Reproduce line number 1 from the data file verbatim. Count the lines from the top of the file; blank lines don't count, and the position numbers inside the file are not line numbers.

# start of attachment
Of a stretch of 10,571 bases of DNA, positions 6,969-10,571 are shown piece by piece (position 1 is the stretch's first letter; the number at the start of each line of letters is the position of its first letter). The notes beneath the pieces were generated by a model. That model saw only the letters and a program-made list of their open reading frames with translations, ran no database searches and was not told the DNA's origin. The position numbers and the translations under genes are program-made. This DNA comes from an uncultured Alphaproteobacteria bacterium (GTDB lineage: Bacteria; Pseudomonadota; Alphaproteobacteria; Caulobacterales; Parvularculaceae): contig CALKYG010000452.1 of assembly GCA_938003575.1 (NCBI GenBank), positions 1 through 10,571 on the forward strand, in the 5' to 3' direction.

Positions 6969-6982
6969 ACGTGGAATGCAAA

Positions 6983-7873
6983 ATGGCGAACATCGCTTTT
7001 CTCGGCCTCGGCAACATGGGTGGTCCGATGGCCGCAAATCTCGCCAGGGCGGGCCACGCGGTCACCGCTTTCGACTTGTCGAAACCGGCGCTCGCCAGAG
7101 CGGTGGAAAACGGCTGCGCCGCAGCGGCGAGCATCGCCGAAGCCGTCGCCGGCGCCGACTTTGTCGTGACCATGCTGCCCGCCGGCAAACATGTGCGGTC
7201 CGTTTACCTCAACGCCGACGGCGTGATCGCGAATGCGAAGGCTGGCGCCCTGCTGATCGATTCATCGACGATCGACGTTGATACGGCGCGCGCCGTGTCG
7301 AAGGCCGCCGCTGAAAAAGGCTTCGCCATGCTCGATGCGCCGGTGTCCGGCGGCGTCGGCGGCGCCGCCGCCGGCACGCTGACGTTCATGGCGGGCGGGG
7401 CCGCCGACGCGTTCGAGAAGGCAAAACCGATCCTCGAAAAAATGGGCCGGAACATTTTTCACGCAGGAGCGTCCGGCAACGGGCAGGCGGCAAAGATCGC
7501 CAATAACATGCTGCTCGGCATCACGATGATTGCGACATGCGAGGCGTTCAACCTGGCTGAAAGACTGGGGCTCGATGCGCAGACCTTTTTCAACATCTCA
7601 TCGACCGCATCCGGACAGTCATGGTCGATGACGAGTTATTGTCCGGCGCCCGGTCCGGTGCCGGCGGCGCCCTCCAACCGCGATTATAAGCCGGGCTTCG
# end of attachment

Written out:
Of a stretch of 10,571 bases of DNA, positions 6,969-10,571 are shown piece by piece (position 1 is the stretch's first letter; the number at the start of each line of letters is the position of its first letter). The notes beneath the pieces were generated by a model. That model saw only the letters and a program-made list of their open reading frames with translations, ran no database searches and was not told the DNA's origin. The position numbers and the translations under genes are program-made. This DNA comes from an uncultured Alphaproteobacteria bacterium (GTDB lineage: Bacteria; Pseudomonadota; Alphaproteobacteria; Caulobacterales; Parvularculaceae): contig CALKYG010000452.1 of assembly GCA_938003575.1 (NCBI GenBank), positions 1 through 10,571 on the forward strand, in the 5' to 3' direction.